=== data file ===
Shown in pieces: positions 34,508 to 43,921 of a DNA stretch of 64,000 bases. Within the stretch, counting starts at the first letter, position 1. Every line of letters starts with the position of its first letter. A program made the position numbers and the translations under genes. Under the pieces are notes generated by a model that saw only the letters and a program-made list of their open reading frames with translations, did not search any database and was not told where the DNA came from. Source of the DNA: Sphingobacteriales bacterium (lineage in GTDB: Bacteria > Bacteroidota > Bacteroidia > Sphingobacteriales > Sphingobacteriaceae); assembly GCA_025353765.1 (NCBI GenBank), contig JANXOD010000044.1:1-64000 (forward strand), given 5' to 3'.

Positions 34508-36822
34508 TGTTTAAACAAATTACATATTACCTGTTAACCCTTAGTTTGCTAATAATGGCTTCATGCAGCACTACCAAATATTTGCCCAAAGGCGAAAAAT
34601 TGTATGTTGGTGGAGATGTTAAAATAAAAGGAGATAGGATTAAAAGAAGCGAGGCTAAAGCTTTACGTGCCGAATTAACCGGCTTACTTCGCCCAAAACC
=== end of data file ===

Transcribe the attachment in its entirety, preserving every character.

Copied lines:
Shown in pieces: positions 34,508 to 43,921 of a DNA stretch of 64,000 bases. Within the stretch, counting starts at the first letter, position 1. Every line of letters starts with the position of its first letter. A program made the position numbers and the translations under genes. Under the pieces are notes generated by a model that saw only the letters and a program-made list of their open reading frames with translations, did not search any database and was not told where the DNA came from. Source of the DNA: Sphingobacteriales bacterium (lineage in GTDB: Bacteria > Bacteroidota > Bacteroidia > Sphingobacteriales > Sphingobacteriaceae); assembly GCA_025353765.1 (NCBI GenBank), contig JANXOD010000044.1:1-64000 (forward strand), given 5' to 3'.

Positions 34508-36822
34508 TGTTTAAACAAATTACATATTACCTGTTAACCCTTAGTTTGCTAATAATGGCTTCATGCAGCACTACCAAATATTTGCCCAAAGGCGAAAAAT
34601 TGTATGTTGGTGGAGATGTTAAAATAAAAGGAGATAGGATTAAAAGAAGCGAGGCTAAAGCTTTACGTGCCGAATTAACCGGCTTACTTCGCCCAAAACC